The ‘Pelican Capital of Australia’, where Natalie Imbruglia went to school!
My experience in the rock pool
At least there was already one guy swimming in this pool when I got there on a cool July afternoon, so I knew it was possible. But he was wearing a wet suit and all I had were my brief bathers, having left at home my wet suit and my goggles.
But the warm(ish) afternoon sun made the pool look irresistible, and I couldn’t help thinking: if he can do it, so can I. And there’s always Ilkley Lido to remember (where the water can often be around 12C as it’s never heated).
I must admit I only managed two laps, though it was the stinging of salt in my eyes that was putting me off as much as the temperature of the water. Someone said the water was about 14C, and certainly I could feel it fizzing with cold against the back of my head as I ploughed along on those two laps.
It’s a wonderful spot, though, with one wall facing directly out to the ocean, where waves are breaking and ships can be seen on the horizon. To the north are the beautiful beaches of The Entrance, and some way north is the impressive white of a light house, which switches on as you get closer to dusk. It’s an idyllic spot, and a really beautiful pool.
It’s a proper Olympic length and has lane markings so it’s clearly been used for competitions, and has a big enough viewing area to suggest that it still is.
It reminded me of Shellharbour’s beautiful Beverley Whitfield pool in its layout and setting. And the nice thing about the safety fence they have installed around the three sides of the pool that may be exposed in high tide is that it does not prevent you from walking right around the pool edge and so jumping in if you like it from any spot on any side.
1.1m at shallow end to 1.4m at deep end does not sound very deep but actually it was perfectly deep enough for a decent swim.
Getting there, getting in, getting changed
The Entrance Ocean Baths are a short walk from the town centre a little way round towards the south. There’s no car park as such so you’ll need to park in town or try on street parking if you want access, and then walk down the steps to the pool side.
Lots of steps and stairs into this pool. The gentle, slow way in is half way up the length of the pool, and wide enough for you to dither and not block the way of others who might be bolder than you or on their way out.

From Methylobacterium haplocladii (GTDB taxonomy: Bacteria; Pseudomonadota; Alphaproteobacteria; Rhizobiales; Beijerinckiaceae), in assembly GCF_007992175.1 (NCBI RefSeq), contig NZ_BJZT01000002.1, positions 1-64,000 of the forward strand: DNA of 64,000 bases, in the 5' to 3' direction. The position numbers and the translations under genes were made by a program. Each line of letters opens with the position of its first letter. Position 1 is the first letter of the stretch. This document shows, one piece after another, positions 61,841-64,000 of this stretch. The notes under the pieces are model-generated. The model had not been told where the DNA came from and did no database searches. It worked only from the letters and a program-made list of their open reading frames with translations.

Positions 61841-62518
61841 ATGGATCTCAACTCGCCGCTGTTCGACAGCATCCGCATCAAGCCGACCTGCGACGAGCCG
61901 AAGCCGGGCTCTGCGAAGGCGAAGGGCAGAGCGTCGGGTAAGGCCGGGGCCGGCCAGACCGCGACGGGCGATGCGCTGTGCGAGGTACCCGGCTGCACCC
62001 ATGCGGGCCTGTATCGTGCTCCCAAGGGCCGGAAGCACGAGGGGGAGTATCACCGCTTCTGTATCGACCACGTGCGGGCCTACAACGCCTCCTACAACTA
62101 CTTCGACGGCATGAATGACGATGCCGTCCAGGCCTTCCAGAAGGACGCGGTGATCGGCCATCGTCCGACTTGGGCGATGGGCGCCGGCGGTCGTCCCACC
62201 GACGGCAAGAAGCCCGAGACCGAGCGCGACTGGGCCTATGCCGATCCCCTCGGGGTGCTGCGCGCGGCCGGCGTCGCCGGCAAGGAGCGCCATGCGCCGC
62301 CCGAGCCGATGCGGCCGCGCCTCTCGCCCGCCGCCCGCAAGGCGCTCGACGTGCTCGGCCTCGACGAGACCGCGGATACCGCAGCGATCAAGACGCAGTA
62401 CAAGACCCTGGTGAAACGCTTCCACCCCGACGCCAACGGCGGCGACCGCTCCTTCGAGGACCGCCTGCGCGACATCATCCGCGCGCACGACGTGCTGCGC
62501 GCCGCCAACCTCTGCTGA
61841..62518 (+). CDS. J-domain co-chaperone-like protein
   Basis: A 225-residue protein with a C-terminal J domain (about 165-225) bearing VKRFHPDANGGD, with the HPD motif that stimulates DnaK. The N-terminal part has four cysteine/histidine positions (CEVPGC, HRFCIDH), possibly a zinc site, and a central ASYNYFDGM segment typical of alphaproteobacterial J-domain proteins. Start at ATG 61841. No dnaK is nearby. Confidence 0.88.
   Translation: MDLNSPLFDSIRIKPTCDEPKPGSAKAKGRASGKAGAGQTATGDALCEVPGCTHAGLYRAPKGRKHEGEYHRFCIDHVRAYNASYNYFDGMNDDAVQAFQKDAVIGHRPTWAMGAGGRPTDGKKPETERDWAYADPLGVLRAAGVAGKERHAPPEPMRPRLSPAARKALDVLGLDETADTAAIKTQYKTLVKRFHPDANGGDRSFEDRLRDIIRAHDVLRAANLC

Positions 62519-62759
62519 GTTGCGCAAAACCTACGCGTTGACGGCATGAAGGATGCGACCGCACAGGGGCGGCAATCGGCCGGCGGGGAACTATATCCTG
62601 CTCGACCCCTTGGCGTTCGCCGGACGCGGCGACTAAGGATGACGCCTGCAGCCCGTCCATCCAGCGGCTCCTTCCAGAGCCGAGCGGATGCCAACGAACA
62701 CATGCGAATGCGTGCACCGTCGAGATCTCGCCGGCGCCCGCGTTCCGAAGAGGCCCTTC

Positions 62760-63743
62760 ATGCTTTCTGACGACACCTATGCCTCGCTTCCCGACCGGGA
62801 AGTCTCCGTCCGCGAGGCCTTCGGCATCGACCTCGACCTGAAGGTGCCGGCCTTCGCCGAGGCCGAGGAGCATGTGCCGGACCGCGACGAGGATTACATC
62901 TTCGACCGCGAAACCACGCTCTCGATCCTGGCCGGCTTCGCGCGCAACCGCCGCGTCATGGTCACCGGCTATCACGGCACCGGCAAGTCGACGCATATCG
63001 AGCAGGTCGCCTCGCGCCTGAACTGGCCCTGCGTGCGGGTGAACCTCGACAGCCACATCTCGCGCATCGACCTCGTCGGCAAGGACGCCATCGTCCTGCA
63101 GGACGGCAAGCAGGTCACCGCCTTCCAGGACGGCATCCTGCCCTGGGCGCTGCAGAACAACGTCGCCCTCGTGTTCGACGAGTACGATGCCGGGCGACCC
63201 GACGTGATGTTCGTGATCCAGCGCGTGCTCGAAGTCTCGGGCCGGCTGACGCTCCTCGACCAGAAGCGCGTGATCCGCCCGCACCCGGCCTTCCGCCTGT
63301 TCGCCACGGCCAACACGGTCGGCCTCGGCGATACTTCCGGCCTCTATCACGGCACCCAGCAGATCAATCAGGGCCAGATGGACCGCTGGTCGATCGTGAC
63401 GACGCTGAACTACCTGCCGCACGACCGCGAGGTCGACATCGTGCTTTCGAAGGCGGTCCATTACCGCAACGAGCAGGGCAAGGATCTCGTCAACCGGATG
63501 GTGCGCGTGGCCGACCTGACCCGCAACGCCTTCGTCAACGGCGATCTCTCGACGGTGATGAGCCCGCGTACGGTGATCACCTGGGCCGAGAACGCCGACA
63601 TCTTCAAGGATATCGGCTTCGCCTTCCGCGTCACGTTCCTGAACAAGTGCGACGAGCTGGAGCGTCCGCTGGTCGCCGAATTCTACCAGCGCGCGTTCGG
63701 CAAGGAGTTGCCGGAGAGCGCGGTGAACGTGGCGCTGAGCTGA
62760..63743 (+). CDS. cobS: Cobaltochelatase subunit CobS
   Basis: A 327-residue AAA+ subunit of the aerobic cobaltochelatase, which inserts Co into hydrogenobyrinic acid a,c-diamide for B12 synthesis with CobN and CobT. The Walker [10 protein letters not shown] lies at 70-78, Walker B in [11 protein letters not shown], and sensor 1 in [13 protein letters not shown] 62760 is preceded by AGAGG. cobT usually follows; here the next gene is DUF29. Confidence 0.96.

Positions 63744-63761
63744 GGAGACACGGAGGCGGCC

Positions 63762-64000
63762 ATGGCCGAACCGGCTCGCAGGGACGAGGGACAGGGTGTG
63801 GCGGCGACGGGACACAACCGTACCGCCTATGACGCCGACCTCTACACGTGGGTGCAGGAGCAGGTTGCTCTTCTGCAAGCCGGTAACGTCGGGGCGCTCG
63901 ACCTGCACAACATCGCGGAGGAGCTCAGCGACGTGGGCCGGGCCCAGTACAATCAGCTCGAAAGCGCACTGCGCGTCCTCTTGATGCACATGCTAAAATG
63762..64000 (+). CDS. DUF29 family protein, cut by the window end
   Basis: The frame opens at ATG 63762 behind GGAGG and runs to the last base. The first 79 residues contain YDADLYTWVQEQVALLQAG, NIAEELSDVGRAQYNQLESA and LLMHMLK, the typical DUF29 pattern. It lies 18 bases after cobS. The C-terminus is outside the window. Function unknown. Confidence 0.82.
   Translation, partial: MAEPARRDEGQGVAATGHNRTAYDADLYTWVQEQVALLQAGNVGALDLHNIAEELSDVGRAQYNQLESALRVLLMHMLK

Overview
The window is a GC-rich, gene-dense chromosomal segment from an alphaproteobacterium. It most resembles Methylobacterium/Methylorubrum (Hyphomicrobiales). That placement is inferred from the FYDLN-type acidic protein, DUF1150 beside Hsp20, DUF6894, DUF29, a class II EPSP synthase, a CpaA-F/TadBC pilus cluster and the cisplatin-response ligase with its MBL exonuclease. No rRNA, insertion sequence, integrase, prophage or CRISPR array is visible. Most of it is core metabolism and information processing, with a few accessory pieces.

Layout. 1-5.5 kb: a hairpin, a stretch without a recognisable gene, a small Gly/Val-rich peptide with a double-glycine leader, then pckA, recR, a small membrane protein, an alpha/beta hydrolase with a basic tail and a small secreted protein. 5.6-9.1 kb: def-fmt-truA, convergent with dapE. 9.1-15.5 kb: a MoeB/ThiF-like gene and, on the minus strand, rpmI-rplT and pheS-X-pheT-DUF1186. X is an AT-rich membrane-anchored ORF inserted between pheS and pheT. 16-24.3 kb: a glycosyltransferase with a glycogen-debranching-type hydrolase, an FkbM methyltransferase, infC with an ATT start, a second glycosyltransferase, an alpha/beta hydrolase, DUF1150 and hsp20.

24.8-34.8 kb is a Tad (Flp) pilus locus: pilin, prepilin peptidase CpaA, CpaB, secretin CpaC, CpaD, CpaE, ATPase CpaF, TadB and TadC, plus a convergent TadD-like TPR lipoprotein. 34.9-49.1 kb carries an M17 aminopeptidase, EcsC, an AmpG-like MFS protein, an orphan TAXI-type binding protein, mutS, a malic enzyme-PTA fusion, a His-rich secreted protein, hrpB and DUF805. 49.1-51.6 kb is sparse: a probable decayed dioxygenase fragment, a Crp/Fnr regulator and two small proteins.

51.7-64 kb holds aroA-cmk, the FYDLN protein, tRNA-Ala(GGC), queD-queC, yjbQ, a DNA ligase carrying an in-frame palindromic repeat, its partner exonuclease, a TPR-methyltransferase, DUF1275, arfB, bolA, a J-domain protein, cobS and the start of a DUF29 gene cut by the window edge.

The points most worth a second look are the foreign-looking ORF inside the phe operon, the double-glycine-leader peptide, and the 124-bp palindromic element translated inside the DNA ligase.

Two fresh water showers at the side of the pool and then a changing room beside the toilets higher up by the surf life saving club. A sign indicated the water had been switched off because of water restrictions, but I’m guessing these work in high season.
The weather was calm for our visit so the tide didn’t make an enormous difference to the swim. I think it might be a bit different during a storm, though…
Other practical points
As well as a full 50m Olympic pool, there is an interesting wading pool, which has two sections to it, joined in the middle by a shallower section of water.
History and stories of the pool
Dawn Fraser was brought up here to train for the Melbourne Olympics in 1956.
Pool caretaker Phil was looking with foreboding at the forecast for more storms in the days after our visit here. He had had the enormous job in April 2015 of clearing out the pool after the big storms hit that time. Sand filled the whole pool to 1.4m and had to be cleared by hand (and shovels) by Phil and a few volunteers. Thanks to him for the photos of both the storm when it hit the pool and the morning clear up afterwards. I offered to help out if a storm hit overnight while we stayed, but he said the next pool clearance was not due till the following week so he wouldn’t be touching it if something similar happened again. It looks an enormous job, but vital since sand can block up the channel needed to drain the pool. And in April 2015, it even knocked down a live electricity-bearing pole onto the pool edge, as well as denting those poolside showers…
What’s your story? Any memories of swimming here? Any stories to tell? Or did you just have swimming lessons in the cold of winter in the 1960s?
Whatever you have to say, however brief, I’d love to hear from you and will add any stories to this section of the site as and when I receive them. Add your comment or story under ‘Leave a Reply’ below.
Links to other articles on this pool
This is one of the few pools that has its own Facebook page, with regular updates. Look for ‘The Entrance Ocean Baths’
There’s a history of the pool on the Central Coast website and blog.
Coffee, tea or milkshake after the swim?
It’s about a ten minute walk from the pool to this café in the centre of The Entrance.
Café Kuhmoov – 1A Ocean Parade, The Entrance
Open daily 7.30am – 2.30pm – later closing in summer
Café Kuhmoov reviewed by Fancy a Cuppa website
It’s nice to get a warm cheery welcome in a café when you go for the first time, and even better to be recognised and welcomed again when you return for a second visit. They also do excellent coffee and loose leaf tea, so no matter what drink you want to warm you up after your swim, this is the place to go. Nice food, too.